They tied a rope around the Indian's feet and dragged his body through town behind a horse. Everybody cheered. His head bumped along the ruts in the road like he was riding a bronco. Up and down, up and down, hard, and with each bounce, people clapped. The white feather fell out of his hair into the road and fluttered in the breeze, filthy and torn, streaked with blood. I picked it up, put it in my pocket.
The pinto waited up on the hill all that day, head down and reins dragging. I kept peering out the window of the boarding house, wondering if he was standing guard until the other Sioux would come looking for revenge and kill all of us in town, one by one, as we slept. I slid under the bed and kept still all night long, as if there was a snake under there with me.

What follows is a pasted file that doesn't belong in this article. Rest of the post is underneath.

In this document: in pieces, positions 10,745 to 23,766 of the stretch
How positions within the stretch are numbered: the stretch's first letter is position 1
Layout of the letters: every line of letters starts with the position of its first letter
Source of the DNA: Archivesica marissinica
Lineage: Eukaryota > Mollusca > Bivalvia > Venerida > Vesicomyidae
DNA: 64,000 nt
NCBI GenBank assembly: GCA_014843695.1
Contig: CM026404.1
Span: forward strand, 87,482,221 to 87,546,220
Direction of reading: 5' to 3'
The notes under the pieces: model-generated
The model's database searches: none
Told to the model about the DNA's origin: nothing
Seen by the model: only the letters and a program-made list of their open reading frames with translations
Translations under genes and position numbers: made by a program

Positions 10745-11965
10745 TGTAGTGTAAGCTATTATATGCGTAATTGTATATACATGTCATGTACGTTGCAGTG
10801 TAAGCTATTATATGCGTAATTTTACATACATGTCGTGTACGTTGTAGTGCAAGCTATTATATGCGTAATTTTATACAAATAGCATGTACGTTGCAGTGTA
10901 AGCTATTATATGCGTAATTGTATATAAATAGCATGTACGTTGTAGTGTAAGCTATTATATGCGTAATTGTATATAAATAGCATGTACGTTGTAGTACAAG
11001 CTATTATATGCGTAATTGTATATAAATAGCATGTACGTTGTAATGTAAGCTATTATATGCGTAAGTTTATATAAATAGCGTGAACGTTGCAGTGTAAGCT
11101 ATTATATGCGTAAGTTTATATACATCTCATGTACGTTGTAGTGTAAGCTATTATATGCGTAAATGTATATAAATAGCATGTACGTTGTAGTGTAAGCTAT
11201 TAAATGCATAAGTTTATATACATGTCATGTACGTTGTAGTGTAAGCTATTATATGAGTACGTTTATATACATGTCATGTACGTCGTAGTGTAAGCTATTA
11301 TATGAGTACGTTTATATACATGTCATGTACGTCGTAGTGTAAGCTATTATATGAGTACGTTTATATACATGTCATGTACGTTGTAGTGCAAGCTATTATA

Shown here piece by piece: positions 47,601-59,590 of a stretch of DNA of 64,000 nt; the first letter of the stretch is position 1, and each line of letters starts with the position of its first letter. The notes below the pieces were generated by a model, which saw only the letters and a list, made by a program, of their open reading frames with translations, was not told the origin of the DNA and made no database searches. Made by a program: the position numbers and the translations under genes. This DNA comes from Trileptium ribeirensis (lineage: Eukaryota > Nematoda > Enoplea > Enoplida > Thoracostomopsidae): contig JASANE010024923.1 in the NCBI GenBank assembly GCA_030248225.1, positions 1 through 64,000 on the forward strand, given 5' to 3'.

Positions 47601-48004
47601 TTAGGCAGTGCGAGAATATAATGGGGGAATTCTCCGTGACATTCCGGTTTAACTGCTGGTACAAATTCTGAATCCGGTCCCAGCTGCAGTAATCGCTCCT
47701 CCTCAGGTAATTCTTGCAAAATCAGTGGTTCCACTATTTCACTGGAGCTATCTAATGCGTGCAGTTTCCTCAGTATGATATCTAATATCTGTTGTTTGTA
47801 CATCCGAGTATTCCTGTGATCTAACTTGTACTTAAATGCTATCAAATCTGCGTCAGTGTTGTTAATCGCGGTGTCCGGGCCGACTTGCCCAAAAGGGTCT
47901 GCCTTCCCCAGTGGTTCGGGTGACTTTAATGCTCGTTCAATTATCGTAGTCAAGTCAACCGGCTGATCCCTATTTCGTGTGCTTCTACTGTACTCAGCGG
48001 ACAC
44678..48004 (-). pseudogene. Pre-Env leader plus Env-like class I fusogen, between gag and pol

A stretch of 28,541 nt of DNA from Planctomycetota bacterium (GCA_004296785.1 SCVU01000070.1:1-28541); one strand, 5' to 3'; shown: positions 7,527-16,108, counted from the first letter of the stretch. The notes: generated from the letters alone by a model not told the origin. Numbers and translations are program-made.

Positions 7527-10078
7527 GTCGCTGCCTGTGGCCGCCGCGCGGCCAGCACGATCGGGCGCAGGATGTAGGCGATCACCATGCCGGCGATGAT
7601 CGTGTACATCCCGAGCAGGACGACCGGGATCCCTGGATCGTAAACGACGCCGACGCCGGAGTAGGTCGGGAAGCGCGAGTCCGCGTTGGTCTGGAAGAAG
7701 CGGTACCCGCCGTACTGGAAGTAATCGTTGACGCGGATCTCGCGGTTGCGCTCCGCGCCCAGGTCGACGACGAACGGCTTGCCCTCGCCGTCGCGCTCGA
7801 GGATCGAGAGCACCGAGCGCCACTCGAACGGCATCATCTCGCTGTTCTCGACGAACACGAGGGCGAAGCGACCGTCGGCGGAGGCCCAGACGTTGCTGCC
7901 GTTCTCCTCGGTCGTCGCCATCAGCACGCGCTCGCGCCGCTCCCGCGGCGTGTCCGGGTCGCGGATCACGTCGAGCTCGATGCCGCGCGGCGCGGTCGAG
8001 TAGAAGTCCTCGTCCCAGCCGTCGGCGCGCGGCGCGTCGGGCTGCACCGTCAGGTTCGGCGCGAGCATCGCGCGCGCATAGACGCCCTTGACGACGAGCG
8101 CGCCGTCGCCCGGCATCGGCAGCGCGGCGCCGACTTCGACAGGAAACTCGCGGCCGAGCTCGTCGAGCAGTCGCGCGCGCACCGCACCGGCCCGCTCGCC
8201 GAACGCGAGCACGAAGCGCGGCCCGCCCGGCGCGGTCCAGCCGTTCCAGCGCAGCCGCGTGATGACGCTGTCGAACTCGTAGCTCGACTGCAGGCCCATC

The next morning the pony was gone. I could breathe free again, only taking my air never was the same after that. I felt each breath, each heart beat, and kept thinking it was all going to stop, just like it did for Mama and Papa and Isaac, and wondered what that might feel like.
I should have died back there with all of them. I don't know why that Sioux spared me, and I'm still not sure it was the right thing to do. Some days I feel so scared and lonely that I wish I had perished that day, too.
A week later, right after the sun came up, I climbed the hill outside of town. I dug a small hole under a cottonwood tree, and buried the white feather. Placed four wildflowers on top. A light breeze ruffled the petals, brushed against my face like a sad goodbye. Far up in the sky, a hawk circled the field, crying out like it was calling someone home, then flew away.
God stored all my words in my heart now instead of my mouth. So now I write it all down. The pen scratches at the paper and it reminds me of the dry husks in the corn crib. The ink flows out like blood and dries but won't disappear, no matter how much I wish it could change things."
Izzy Cuthbert, Nebraska, 1864